Studying Anthropology in Maynooth University has widened my horizons, in every possible sense. I acquired tools to understand people in their own terms, while approaching different cultures across the world. I could also appreciate the value of qualitative research, which is what I am focusing on at the moment, while studying at the University of Copenhagen.
Once I completed my studies in Maynooth, I decided to take a gap year and travel within Latin America. During this time, I volunteered in "La Universidad Catolica de Atalaya", in Perù, where I provided study and psychological support to students belonging to fourteen Amazonic indigenous communities. I then went back to Italy, where I worked for a year as a HR Account Manager, recruiting, administering personnel, and conducting commercial activities. Interested in deepening my knowledge on cross-cultural encounters, I then worked as a teacher of Italian in asylum seekers' centres, engaging with students from West African States and Pakistan. At the moment, I am following a Master's Degree in Applied Cultural Analysis, at the University of Copenhagen, in order to better my skills as a qualitative researcher.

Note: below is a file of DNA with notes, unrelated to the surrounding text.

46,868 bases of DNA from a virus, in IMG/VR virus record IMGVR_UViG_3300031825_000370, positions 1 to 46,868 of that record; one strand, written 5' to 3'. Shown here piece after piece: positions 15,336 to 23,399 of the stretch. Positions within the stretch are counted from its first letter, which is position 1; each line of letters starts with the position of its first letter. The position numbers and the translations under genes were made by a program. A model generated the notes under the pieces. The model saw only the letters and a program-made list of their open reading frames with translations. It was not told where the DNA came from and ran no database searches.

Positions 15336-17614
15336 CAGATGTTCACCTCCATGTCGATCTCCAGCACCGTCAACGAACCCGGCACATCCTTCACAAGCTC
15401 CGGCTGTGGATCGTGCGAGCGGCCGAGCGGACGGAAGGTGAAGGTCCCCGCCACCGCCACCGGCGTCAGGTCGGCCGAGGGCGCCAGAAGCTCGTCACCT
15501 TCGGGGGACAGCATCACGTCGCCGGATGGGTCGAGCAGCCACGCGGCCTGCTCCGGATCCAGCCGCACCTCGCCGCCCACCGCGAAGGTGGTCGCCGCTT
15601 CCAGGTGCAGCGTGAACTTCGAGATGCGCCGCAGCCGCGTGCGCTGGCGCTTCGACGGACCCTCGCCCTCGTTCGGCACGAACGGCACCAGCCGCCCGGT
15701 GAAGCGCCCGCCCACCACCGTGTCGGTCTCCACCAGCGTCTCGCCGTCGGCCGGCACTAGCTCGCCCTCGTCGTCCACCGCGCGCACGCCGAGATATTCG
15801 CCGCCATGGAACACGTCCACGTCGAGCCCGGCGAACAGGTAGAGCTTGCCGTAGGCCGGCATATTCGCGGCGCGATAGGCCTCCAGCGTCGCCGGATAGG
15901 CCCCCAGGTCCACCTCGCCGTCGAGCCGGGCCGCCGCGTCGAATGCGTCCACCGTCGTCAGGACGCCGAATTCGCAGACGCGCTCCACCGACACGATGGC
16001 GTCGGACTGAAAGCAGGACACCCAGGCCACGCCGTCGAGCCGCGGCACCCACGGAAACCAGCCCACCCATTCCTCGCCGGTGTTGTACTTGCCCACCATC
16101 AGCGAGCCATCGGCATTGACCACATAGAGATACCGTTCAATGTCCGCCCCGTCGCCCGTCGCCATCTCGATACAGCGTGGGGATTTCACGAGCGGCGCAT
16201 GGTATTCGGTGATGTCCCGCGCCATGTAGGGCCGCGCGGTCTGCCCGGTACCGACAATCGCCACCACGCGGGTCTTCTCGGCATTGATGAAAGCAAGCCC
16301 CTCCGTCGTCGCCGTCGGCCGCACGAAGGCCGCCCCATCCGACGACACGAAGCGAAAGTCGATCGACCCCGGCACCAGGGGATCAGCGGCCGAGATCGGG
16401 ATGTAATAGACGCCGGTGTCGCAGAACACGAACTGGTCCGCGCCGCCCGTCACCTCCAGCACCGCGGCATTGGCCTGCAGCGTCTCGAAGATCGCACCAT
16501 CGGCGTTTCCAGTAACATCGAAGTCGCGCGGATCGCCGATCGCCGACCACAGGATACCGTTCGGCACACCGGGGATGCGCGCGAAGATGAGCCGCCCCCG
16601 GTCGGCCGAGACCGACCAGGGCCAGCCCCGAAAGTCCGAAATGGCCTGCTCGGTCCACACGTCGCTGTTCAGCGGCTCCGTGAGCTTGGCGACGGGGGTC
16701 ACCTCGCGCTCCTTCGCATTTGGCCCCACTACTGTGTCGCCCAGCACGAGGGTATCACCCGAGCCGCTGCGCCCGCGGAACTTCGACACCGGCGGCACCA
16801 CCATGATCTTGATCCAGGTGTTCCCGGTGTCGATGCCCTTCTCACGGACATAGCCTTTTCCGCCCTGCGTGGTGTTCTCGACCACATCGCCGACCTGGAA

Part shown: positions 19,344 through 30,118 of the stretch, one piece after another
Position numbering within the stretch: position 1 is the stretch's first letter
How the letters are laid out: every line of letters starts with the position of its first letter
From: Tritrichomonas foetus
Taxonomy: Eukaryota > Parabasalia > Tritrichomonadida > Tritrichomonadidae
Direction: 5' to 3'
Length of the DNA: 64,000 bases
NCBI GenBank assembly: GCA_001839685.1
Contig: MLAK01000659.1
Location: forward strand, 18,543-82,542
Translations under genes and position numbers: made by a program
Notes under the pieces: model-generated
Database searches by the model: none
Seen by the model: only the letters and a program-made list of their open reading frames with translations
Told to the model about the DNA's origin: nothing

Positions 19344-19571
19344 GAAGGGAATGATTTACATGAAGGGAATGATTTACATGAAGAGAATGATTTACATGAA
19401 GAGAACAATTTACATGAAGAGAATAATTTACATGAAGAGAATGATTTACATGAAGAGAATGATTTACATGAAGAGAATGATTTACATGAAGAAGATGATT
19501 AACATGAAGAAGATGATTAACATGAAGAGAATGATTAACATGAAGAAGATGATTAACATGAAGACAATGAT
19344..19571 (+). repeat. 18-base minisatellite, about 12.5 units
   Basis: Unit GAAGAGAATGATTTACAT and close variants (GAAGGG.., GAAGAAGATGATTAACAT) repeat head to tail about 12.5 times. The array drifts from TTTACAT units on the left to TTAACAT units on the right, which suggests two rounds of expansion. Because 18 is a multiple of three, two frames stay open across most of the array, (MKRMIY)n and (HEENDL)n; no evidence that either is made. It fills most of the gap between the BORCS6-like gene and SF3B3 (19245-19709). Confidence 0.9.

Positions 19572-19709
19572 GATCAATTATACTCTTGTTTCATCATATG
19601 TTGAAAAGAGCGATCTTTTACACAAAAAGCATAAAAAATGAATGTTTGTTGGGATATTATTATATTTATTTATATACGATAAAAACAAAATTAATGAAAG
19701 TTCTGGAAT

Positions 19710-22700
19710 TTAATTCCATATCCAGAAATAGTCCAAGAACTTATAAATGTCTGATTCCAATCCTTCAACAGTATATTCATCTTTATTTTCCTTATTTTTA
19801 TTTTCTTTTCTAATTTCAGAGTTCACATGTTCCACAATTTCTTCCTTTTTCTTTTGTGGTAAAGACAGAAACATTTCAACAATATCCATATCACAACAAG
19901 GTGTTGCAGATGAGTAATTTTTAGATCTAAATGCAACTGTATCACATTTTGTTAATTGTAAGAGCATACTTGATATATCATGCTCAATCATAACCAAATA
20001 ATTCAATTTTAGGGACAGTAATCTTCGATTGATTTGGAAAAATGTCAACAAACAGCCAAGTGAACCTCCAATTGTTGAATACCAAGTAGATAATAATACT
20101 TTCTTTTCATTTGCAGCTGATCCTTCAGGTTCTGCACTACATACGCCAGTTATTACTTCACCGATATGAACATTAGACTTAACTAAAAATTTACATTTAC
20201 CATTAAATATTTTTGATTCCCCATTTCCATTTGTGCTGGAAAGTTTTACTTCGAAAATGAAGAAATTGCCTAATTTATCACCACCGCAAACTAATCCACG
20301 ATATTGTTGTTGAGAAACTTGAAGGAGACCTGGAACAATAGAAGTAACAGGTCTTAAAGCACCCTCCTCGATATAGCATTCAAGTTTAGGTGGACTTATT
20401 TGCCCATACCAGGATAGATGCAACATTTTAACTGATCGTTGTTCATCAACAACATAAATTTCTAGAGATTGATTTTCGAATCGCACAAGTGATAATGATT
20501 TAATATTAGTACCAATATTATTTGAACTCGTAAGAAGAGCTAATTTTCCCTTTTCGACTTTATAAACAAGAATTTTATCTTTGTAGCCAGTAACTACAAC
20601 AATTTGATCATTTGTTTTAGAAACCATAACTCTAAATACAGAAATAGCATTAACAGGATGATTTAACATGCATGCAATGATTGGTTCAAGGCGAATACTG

In the University of Copenhagen, I am learning how to implement both products and services through cultural analysis. Collaborating with clients, we are taught how to pursue a human-centred approach, whose value can be appreciated in the market and in society.
Working as an applied qualitative researcher can be extremely rewarding, given its solution-oriented nature. I am willing to continue to do it in Copenhagen although my new challenge is learning Danish.
During my experience in Maynooth University, I had the chance to meet with Erasmus students coming from different parts of the world. A fellow anthropologist from Mallorca, who is now one of my best friends, went to work to Copenhagen, as an applied qualitative researcher. He suggested to me to enquire about the academic possibilities offered by Denmark - I am extremely happy that I followed his advice.
I would suggest to explore possibilities, and while doing it, to try to find what makes you passionate. I found anthropology to be well received as a degree in the job market, given the skills it provides in dealing with people. I have been using LinkedIn to connect to people whose career paths are a source of inspiration. While following their trajectories, I connected to companies whose organisational cultures are in line with what I want to be doing.